Welcome

This forum is for those of you who are in the middle of or have successfuly beat the addiction. Whether your addiction was gaming, smoking, eating, etc. you are welcome to use this forum to help you get through it or share your story of how you got through it!

Moderators: Psykiblue, Tawnee, Neglected

Welcome

Postby thefeeny on Sat Sep 24, 2005 4:28 am

Hello and welcome to the "Rehab Room"

This forum is the result of several suggestions from widow(er)s, gamers and reformed gamers alike. The idea behind this forum is to discuss addictions.

Given the huge diversity of addictions that afflict people, I hope this will be a place where we can discuss our addictions - those affecting us now, those we have conquered - how we haved tackled them, and of course, those we fell unable to tackle.

I hope gamers will visit this forum and share their stories, along with those of us who have conquered or want to conquer similar adictions, such as smoking, alcohol, eating problems .... and so on.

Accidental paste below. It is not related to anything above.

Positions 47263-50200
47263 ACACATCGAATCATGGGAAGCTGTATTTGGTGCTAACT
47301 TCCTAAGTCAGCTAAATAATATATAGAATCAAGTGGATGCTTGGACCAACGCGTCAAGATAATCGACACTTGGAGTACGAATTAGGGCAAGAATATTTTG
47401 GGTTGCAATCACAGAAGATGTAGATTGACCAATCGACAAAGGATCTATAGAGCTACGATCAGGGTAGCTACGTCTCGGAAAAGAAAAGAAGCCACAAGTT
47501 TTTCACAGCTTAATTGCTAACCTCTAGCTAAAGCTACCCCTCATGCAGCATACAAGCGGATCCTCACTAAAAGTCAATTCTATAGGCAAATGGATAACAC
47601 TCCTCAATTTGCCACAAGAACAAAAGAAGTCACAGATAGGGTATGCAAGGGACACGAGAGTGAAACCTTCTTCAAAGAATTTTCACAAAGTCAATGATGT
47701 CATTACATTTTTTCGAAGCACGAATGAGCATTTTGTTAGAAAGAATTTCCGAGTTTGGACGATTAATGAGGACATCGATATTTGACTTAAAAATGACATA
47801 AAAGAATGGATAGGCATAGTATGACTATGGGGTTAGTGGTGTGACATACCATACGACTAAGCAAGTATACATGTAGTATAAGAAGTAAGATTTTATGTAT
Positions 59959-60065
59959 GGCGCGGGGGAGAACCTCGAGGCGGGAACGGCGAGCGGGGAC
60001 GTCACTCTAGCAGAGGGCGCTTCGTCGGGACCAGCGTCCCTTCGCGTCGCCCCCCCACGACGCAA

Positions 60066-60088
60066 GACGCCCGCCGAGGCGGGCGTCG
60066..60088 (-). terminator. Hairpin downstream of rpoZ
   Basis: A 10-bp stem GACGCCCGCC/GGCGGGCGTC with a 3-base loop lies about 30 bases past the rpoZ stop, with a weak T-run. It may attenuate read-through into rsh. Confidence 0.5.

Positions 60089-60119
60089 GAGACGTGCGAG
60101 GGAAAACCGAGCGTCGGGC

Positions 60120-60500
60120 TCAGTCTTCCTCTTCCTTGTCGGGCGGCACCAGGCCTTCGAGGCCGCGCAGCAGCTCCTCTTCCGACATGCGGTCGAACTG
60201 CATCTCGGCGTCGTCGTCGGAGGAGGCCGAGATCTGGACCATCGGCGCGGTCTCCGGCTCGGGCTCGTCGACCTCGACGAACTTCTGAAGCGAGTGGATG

I will try and combine the various links to all the addiction / "how to stop stories" that already exist in these forums in a single post made sticky here. If you have posted a story here (or anywhere really!) let me know and I will try to link it back to this forum.

Lastly, I have requested that this forum remain open for all to see and contribute to. I believe that the cure to addiciton lies through honesty and openness. Any of us that have conquered an addiction know this to be true, and I believe that those of us deep in the grasp of addicitons also know it to be true.
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Re: Welcome

Postby Djorn on Tue Jul 14, 2009 11:24 am

Hello

I am an ex-WoW addict and one of the things that eventually helped me quit was this forum. So i'd like to offer something back.

Back when I was addicted; I quit my job, just to play. I lost friends, just to play. I lost my girlfiend of 5 years, just to play. I neglected my family, just to play. I neglected my fitness, just to play.

There's been a fundamental change inside me which made my whole life healthier and happier, and this has affected my gaming habits.

It was never really the game's fault. It could of been anything I got addicted too. I was an unhappy confused person and I reached out for something to help me ignore this.